I've always wanted to master pushups, but for some reason, simulating the same muscle action with heavy dumbbells is more manageable, and I could never understand why. So, is a pushup really that hard, and how many should I be doing? I was ready to find out.
There are several myths linked to doing pushups, especially if you're female. For one, there's a general expectation of developing bulky arms and shoulders instead of a lean and toned physique, which is enough to put many female fitness fans off this versatile move.
Follow me on my two-week journey as I discover more about this exercise, the different ways you can do pushups to target specific muscles, and how many pushups you should do in a day to achieve a strong and toned upper body without the bulk.
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While pushups definitely target your upper body, many fans also call it a full-body workout as you remain in plank position throughout the movement, which works not only your shoulders, chest, and arms but also your core, glutes, and legs.1Maeo, S., Chou, T., Yamamoto, M. et al. 2014. Muscular activities during sling- and ground-based push-up exercise. BMC Res Notes. DOI:10.1186/1756-0500-7-192There's a reason why a pushup is called a compound exercise, as it is the ultimate full body-activating strength and endurance tester.
If you want to do daily pushups with me, here are step-by-step instructions on how to perform a pushup:
Day one was my test run, and I wanted to start off the challenge by counting how many full pushups I could do, while having a target of about 30 pushups in mind. The first thing I noticed is that, even though I often do upper-body strength training, I can't seem to do more than ten pushups without having to lower my knees.
Thus, I had a game plan after doing ten full pushups and another 20 modified pushups. I will do thirty pushups daily for the first and second week and gradually move up to 60 pushups during the third and fourth week. And, to make this a challenge that will evolve my overall endurance, I need to do at least three more traditional pushups than modified ones as the week progresses.
If I lose my form, I'll rest for thirty seconds and then continue to ensure I don't open myself up to any injuries.
It really was blood, sweat, and tears. Each morning, before I start my day with a cup of coffee, I would do my pushups on the exercise mat I conveniently placed next to my bed. The first step before lowering down into a pushup was ensuring my body maintained the proper form.
I could feel my chest, arms, legs, and abs burning as I pushed through each move, and for the first few days, my body was experiencing a severe after-burn! By the end of the second week, with a lot of huffing and puffing, I could do more than thirty full pushups, feel my body getting more powerful, and see a significant improvement in my posture. It wasn't easy, but the feeling of accomplishment it gave me made up for even the sorest muscles.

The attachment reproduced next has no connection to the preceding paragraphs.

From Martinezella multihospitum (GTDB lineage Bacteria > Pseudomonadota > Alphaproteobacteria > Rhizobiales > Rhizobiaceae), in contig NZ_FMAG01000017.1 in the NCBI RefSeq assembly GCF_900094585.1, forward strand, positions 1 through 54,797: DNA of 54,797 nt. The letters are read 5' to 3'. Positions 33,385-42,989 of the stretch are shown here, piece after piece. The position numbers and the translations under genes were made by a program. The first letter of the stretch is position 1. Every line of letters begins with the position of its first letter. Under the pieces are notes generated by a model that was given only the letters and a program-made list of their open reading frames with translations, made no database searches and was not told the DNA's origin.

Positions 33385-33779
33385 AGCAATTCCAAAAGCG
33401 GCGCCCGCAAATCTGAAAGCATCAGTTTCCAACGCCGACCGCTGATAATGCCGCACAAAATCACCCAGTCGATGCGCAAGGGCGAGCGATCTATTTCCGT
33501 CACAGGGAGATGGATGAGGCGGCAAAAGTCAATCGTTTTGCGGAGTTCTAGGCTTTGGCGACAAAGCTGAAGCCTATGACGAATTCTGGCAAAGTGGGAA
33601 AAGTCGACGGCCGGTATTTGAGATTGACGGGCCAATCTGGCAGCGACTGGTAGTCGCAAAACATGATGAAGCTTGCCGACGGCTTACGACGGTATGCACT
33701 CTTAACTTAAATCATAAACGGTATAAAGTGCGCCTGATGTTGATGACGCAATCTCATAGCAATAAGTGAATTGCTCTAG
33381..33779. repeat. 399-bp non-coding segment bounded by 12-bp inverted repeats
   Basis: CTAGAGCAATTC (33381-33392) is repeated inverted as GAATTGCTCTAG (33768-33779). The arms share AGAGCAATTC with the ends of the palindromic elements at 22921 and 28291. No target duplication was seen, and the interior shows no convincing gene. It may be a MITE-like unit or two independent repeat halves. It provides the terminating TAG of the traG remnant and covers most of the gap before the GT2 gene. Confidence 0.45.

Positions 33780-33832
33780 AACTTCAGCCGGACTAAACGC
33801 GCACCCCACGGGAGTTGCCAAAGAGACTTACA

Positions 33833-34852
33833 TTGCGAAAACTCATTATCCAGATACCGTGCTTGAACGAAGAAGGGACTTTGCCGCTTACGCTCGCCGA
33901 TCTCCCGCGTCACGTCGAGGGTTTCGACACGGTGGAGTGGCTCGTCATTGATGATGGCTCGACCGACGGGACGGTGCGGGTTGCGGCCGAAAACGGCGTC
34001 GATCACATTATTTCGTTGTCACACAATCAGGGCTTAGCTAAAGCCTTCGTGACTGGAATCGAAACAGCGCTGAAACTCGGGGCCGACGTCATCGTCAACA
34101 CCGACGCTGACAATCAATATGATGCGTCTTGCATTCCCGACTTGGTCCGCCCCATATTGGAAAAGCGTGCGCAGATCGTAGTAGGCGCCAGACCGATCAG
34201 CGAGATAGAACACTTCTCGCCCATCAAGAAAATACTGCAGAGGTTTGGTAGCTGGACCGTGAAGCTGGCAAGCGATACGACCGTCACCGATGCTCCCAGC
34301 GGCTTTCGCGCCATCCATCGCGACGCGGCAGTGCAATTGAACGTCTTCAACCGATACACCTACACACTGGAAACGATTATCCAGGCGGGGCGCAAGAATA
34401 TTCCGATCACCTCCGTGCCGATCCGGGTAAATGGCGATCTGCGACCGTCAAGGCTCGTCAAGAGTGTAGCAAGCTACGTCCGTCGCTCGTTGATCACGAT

As the first two weeks went better than I expected, I decided to challenge myself even more by adding some pushup variations. Adding different types of pushups to your workout helps target specific muscle groups like your shoulders, triceps, and even your core.2Marcolin G, Petrone N, Moro T, Battaglia G, Bianco A, Paoli A. November, 2015. Selective Activation of Shoulder, Trunk, and Arm Muscles: A Comparative Analysis of Different Push-Up Variants. J Athl Train. PMID:26488636I was definitely not ready for a clapping pushup yet. Still, I found some spicy alternatives to traditional pushups targeting different muscle groups.
I chose diamond, wide, and pike pushups for my daily routine, aiming to do more of each variation as the weeks goes by. Here's the program I followed if you want to give it a try:
|Timetable||Week 1||Week 2||Week 3||Week 4|
|Mon-Tues||10 Pushups & 20 Mod Pushups||25 Pushups & 5 Mod Pushups||30 Pushups, 3 Pikes, 3 Diamonds & 3 Wides||30 Pushups, 6 Pikes, 6 Diamonds & 6 Wides|
|Wed-Thurs||15 Pushups & 15 Mod Pushups||30 Pushups||30 Pushups, 4 Pikes, 4 Diamonds & 4 Wides||30 Pushups, 8 Pikes, 8 Diamonds & 8 Wides|
|Fri-Sat||20 Pushups & 10 Modified Pushups||40 Pushups||30 Pushups, 5 Pikes, 5 Diamonds & 5 Wides||30 Pushups, 10 Pikes, 10 Diamonds & 10 Wides|
When I did diamond pushups for the first time, my triceps were on fire almost instantly! Pike and wide pushups introduced my back and shoulder muscles to a whole new level of endurance training, and while performing these variations, my core, glutes, and even my quads were constantly active and burning. Adding these options made it feel more like a comprehensive upper-body workout.
At the end of the fourth week, I was able to do 60 pushups, with thirty of them being pikes, wides, and diamonds. There were times when I had to go back to dropping my knees to reach 60 reps, but I made it - all in the name of maintaining proper form.
What kept me going and sticking to my challenge were:
One of the most valuable outcomes of my pushup experiment was how much I could achieve in such a short amount of time by committing 100%.
My upper body was notably stronger, and while I thought I might see some bulking, my upper body actually just showed more definition and tone.
I now incorporate pushup exercises into my regular workout routine and have since tried out more varieties, including incline and decline pushups. When incorporated into a full-body workout routine, I aim to do 30 pushups along with other exercises. However, when doing upper-body training, I make sure to include 50 - 100 pushups in my workout and incorporate different pushup variations.
If you work out regularly, it's not really necessary to do pushups every day, as long as you include a nice helping in each training session. Just keep on motivating yourself, and remember that consistency is key to getting the results you want.
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